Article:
Our modern educational system, largely developed in the 17th and 18th centuries during the Age of Reason to serve the needs of the Industrial Revolution, prioritizes the acquisition of knowledge and technical skills while demoting speech to the realm of soft skills. The result: Students spend the better part of two decades learning to solve problems on paper, then graduate into a world of real-life speech, where professional and personal success often depends on making decisions in groups of people with diverse viewpoints.
How do we expect young people to grapple with our socially complex world when we have failed so miserably to set an example or offer guidance?
My interest in rhetoric began in 2010, during a chat with my extremely reclusive Iowa step-cousin. He’d lived alone until the age of 60 in his parents’ basement with no friends, no girlfriends, then surprised the entire family by meeting someone and getting married. I asked him how he’d mustered up the courage to approach his future wife, given the depths of his isolation. “I joined the Toastmasters,” he said, referring to what is likely the world’s largest organization devoted to teaching public speaking. He’d never seen a therapist or taken meds. One or two dozen hours of speech training changed his entire life.
I’ve since learned that this is what speech training does. When speakers put themselves in their listener’s place, they find it easier to explain themselves. The confidence that we can make ourselves known and understood is transformative.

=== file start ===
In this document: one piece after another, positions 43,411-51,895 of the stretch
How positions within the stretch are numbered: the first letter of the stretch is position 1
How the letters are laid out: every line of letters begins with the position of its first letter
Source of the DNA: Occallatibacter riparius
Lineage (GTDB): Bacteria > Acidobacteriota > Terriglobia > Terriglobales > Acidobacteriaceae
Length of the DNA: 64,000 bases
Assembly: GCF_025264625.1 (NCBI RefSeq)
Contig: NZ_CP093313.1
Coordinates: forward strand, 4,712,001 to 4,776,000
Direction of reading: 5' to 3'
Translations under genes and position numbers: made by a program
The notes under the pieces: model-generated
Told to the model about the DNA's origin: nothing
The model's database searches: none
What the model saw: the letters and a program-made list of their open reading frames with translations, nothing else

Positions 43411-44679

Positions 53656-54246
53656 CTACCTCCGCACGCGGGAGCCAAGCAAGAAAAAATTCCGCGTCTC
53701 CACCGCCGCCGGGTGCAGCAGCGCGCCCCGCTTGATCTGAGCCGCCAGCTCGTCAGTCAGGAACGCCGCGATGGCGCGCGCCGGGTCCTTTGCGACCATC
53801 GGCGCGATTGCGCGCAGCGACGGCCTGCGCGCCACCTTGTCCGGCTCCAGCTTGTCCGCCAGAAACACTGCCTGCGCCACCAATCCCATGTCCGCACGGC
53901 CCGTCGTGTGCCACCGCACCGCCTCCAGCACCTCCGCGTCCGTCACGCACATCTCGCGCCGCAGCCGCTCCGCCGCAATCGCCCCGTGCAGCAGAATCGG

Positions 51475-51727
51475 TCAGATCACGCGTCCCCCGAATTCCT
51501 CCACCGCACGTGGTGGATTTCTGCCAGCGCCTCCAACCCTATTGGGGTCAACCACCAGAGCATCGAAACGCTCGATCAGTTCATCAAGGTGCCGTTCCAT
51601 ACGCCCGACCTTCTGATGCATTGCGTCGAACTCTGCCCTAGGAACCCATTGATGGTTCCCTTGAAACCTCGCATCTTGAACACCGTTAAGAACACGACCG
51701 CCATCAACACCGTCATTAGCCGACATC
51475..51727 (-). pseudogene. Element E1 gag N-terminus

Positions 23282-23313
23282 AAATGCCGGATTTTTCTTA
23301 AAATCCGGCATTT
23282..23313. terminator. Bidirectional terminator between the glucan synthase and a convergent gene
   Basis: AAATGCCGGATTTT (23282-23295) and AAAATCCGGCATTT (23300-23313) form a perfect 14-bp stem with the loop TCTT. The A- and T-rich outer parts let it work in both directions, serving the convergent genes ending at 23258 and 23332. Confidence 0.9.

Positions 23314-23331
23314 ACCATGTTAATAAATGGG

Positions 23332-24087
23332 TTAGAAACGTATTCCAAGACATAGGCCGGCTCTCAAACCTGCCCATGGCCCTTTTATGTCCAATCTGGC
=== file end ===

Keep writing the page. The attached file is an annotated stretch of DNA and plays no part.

Apparently, scientists agree. Dr. Hannah Hobson, a lecturer in psychology at the University of York who has studied the connections among language, communication and mental health, especially among neurodiverse youth, has found repeatedly that the inability to express feelings or ask for help can often correlate with existing or developing mental health issues among youth. Conversely, she told me, improved communication skills correlate with youngsters’ emotional development and mental well-being.
A study this year by researchers at George Mason University similarly found that introductory speech classes and the communication competence they confer predicted improvement in three indicators of student well-being: loneliness, a sense of belonging and flourishing (defined as subjective well-being).